It's now less than a month until Supersonic 2022; Noel Gardner, our punk, hardcore & new weird Britain correspondent, rounds up the ten new or newish acts he's most keen about watching
The opportunity to see free improvising bassist Farida Amadou deliver a solo performance is a rare one – at least in the context of her previous decade of musical creation, which has been predominantly a vehicle for collaboration. And some heavyweight heads in that history, too, the Brussels musician sparring live with Linda Sharrock, Ken Vandermark, Thurston Moore and (most recently) Peter Brötzmann – but a renewed focus on generating sound by herself has yielded some sterling results.
00:29:10:02, an hour of one-take performances released on her own 19 Mars label, finds Amadou tuning way down at points, other times getting a tickly, quasi-rhythmic skitter from her four given strings (she is also credited with playing “objects” on this one, and it does sound like there’s a prepared element to parts of what we hear). Rewards concentrated listening, certainly, although in a live context I’d anticipate the frying amp buzz to add some extra whack. Without a concrete notion of what this performance might entail, it’s worth flagging up Amadou’s desire to incorporate blues and hip hop elements into her practice, likewise her (sadly, seemingly) brief tenure in excitable Belgian noise rockers Cocaine Piss a few years back. I don’t imagine her set will much resemble them, but it reflects a willingness and ability to rock out.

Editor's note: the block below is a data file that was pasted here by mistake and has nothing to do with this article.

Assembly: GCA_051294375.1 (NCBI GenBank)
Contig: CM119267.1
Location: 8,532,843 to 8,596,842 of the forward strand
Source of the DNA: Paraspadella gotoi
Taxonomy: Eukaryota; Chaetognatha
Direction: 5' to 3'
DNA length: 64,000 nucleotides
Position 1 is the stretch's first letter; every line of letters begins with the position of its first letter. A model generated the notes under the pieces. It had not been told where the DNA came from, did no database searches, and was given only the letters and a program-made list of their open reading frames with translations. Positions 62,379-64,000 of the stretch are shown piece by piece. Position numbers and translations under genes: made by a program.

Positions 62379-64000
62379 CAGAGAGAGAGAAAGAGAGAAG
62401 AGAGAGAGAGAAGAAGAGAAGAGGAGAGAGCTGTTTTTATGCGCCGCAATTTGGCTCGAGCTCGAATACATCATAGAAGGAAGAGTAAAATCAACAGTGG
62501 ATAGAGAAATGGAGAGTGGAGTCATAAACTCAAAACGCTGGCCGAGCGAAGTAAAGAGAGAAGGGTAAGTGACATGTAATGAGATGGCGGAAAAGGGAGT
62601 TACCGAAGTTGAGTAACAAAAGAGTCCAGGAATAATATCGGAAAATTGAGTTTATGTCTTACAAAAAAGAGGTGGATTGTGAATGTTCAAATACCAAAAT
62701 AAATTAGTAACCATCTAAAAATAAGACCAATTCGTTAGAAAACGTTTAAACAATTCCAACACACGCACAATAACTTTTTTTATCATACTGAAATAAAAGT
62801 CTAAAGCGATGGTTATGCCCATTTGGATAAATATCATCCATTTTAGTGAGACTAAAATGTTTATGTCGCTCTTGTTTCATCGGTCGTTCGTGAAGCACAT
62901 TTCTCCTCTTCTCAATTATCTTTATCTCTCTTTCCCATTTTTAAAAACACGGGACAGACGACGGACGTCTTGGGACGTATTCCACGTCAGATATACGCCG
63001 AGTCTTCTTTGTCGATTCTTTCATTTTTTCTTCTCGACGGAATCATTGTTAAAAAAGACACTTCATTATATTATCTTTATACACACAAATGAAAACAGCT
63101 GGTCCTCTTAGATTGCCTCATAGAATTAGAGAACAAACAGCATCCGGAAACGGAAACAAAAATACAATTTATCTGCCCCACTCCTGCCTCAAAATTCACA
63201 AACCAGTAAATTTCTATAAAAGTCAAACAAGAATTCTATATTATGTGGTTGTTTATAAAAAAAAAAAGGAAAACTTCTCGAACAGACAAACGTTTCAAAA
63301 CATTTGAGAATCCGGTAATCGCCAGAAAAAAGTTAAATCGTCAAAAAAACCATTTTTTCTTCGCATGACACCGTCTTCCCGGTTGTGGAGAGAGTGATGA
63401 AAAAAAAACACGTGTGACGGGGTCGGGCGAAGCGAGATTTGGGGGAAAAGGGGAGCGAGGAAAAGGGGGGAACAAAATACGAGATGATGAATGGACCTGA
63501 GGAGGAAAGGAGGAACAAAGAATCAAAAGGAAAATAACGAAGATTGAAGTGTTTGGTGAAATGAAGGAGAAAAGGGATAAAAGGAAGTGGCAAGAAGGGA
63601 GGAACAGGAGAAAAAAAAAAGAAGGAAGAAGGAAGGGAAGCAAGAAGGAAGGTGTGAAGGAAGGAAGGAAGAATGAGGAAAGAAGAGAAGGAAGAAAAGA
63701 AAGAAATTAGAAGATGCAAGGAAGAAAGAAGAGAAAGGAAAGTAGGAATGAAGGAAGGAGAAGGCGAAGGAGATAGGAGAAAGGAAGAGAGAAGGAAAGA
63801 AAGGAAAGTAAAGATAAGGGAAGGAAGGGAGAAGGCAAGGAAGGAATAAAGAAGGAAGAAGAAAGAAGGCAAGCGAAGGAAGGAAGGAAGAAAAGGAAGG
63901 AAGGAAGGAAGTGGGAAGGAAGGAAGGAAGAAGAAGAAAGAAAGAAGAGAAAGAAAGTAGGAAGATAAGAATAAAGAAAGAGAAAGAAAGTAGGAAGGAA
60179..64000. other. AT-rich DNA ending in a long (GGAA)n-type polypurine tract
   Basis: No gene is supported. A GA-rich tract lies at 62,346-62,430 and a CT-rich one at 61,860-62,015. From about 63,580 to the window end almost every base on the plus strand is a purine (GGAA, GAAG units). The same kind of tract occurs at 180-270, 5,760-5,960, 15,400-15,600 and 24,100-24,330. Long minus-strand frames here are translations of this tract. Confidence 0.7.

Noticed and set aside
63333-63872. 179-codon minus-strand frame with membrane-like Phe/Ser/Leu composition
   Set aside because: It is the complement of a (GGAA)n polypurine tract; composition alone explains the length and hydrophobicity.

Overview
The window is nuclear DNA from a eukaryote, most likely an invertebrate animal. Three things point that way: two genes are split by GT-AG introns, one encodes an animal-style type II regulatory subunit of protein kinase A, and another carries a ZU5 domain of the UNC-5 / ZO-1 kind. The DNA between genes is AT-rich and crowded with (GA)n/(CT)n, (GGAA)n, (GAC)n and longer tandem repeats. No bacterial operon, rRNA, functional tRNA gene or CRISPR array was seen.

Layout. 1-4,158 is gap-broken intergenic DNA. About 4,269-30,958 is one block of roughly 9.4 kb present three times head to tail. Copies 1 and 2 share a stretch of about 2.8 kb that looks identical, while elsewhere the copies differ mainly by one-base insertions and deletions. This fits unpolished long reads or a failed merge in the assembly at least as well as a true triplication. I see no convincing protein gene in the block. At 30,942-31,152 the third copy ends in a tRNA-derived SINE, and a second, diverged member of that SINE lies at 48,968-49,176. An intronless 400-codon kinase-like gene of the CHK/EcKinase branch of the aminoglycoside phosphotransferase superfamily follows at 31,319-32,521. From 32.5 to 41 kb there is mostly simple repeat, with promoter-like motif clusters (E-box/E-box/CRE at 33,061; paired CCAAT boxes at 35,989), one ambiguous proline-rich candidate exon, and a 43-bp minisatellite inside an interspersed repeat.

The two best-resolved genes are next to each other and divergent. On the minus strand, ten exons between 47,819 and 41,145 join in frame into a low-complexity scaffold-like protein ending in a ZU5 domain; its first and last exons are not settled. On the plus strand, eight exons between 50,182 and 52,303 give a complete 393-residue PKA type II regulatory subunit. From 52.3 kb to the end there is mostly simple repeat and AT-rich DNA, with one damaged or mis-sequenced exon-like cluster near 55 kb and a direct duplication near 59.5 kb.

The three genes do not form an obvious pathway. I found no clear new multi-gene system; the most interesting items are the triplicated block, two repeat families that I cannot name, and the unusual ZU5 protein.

Now two decades old, Supersonic Festival is back once again with the cream of international extreme music. Running from 8 to 10 July in Birmingham, the headline acts include The Bug, Jerusalem In My Heart, Föllakzoid, Thou and BIG|BRAVE but as is customary, the focus is also on new, or relatively new talent as well.
A film by Duncan Ward and Gabriella Cardazzo, Imaginary Landscapes is the ideal and most direct path for gaining insight into Brian Eno's mental, musical world. The filmmakers intercut Eno interviews and conversations with atmospheric, moving landscape shots, both urban and rural. Coupling Eno's music with the visuals, Ward and Cardazzo have, in essence, realized one of Eno's own goals: to generate in listeners an imaginary landscape -- a place, specific or vague, where he wants his music to take them. The film moves viewers through mood-evoking atmospheres as if they are passengers on a quiet, smooth-running train. Eno's music serves as the perfect soundtrack for the documentary about its creator.